Soft Nanolithography by Polymer Fibers

Authors

  • Deyu Tu,

    1. National Nanotechnology Laboratory of Consiglio Nazionale delle, Ricerche-Istituto Nanoscienze, Università del Salento, via Arnesano, I-73100 Lecce, Italy
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  • Stefano Pagliara,

    1. National Nanotechnology Laboratory of Consiglio Nazionale delle, Ricerche-Istituto Nanoscienze, Università del Salento, via Arnesano, I-73100 Lecce, Italy
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  • Andrea Camposeo,

    1. National Nanotechnology Laboratory of Consiglio Nazionale delle, Ricerche-Istituto Nanoscienze, Università del Salento, via Arnesano, I-73100 Lecce, Italy
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  • Giovanni Potente,

    1. National Nanotechnology Laboratory of Consiglio Nazionale delle, Ricerche-Istituto Nanoscienze, Università del Salento, via Arnesano, I-73100 Lecce, Italy
    2. Istituto Superiore di Formazione Interdisciplinare ISUFI Università del Salento via Arnesano, I-73100 Lecce, Italy
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  • Elisa Mele,

    1. Istituto Italiano di Tecnologia (I.I.T.), Center for Biomolecular Nanotechnologies, via Barsanti 1, I-73010, Arnesano, Lecce, Italy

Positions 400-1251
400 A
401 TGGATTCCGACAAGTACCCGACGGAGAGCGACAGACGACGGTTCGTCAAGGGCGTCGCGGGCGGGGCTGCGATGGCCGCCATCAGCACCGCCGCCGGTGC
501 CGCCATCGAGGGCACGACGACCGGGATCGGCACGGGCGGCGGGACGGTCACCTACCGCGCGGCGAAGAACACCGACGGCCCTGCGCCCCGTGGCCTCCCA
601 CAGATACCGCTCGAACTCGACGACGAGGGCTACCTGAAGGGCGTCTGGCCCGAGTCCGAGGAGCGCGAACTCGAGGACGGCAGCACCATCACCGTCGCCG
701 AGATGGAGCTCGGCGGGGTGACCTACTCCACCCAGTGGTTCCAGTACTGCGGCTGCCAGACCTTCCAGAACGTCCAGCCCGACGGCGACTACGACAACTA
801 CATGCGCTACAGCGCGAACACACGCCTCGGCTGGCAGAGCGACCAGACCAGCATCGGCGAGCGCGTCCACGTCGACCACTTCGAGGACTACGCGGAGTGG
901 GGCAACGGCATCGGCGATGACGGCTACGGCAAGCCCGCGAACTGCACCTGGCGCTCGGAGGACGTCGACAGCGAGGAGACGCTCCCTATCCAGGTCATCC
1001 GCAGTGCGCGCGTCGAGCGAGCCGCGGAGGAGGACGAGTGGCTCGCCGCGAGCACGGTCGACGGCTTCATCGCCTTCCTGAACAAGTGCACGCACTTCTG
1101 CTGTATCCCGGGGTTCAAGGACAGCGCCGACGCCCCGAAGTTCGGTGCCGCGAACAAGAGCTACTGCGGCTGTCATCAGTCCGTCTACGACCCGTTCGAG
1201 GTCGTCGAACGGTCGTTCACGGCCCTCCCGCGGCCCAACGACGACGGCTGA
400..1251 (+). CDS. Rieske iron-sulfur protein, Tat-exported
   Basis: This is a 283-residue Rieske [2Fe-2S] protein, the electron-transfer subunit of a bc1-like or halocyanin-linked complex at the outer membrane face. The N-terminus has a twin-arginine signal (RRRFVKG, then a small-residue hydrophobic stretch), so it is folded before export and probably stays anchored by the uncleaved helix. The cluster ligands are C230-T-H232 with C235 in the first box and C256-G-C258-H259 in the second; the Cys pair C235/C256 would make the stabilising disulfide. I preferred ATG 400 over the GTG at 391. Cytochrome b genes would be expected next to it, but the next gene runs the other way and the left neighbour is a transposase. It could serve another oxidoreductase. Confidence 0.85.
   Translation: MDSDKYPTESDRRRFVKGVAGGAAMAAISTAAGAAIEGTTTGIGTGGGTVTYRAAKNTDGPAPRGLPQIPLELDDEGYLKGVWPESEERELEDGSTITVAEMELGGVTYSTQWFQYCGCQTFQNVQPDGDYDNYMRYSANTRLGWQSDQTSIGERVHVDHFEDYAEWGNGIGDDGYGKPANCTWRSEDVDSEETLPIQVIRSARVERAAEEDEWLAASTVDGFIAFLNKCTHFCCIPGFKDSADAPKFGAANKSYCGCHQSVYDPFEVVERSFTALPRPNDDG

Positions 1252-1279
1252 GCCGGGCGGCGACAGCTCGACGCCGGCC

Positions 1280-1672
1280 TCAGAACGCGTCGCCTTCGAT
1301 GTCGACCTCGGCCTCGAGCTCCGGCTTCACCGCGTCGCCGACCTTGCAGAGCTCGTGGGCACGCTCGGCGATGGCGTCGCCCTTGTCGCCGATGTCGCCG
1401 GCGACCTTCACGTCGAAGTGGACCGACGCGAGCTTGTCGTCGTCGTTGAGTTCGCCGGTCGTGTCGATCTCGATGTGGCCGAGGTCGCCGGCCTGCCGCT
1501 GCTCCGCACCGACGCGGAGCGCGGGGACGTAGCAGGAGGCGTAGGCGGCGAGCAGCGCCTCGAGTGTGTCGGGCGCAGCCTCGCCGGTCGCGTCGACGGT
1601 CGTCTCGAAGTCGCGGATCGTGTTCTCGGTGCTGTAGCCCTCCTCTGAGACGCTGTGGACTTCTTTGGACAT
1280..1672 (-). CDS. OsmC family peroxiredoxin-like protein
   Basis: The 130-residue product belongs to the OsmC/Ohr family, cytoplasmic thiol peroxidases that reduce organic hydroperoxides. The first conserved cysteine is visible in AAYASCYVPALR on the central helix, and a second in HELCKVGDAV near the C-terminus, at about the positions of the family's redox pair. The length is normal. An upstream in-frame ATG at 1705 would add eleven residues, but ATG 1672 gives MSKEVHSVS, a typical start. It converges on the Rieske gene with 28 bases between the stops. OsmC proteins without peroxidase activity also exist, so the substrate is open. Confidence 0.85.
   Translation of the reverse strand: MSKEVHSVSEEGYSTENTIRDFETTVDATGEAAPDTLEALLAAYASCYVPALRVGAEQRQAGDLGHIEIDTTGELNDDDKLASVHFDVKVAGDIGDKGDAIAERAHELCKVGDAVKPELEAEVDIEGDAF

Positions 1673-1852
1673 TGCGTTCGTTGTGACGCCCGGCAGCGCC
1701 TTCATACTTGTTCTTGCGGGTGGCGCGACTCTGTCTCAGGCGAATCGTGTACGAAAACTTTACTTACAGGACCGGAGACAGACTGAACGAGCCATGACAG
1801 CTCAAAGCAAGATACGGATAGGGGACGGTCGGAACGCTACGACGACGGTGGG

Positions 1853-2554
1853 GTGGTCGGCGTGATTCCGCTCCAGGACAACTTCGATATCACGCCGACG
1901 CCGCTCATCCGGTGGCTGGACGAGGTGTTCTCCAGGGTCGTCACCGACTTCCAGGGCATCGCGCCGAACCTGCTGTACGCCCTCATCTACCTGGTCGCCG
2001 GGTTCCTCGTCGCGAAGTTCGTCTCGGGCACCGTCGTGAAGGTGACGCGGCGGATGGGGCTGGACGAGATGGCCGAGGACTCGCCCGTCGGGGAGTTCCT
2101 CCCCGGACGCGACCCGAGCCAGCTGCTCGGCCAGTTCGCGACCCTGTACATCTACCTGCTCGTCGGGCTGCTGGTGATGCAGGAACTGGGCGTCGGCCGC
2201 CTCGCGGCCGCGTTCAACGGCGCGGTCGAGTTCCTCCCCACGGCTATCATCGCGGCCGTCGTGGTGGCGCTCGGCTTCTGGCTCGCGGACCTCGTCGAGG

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  • Roberto Cingolani,

    1. Istituto Italiano di Tecnologia (I.I.T.), via Morego 30, I-16163, Genova, Italy
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  • Dario Pisignano

    Corresponding author
    1. National Nanotechnology Laboratory of Consiglio Nazionale delle, Ricerche-Istituto Nanoscienze, Università del Salento, via Arnesano, I-73100 Lecce, Italy
    2. Dipartimento di Ingegneria dell’Innovazione, Università del Salento, via Arnesano, I-73100 Lecce, Italy
    • National Nanotechnology Laboratory of Consiglio Nazionale delle, Ricerche-Istituto Nanoscienze, Università del Salento, via Arnesano, I-73100 Lecce, Italy.
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Abstract

We report on the use of polymer fibers for large-area soft nanolithography on organic and inorganic surfaces with 50 nm resolution. The morphology of fibers and of the corresponding patterned gap is investigated, demonstrating a lateral dimension downscaling of up to nine times, which greatly increases the achieved resolution during pattern transfer. In this way, we realize poly­mer field effect transistors with channel length and width as low as 250 nm that are expected to show transistor transition frequency up to a few MHz, and are thus exploitable as low-cost radio-frequency identification devices.

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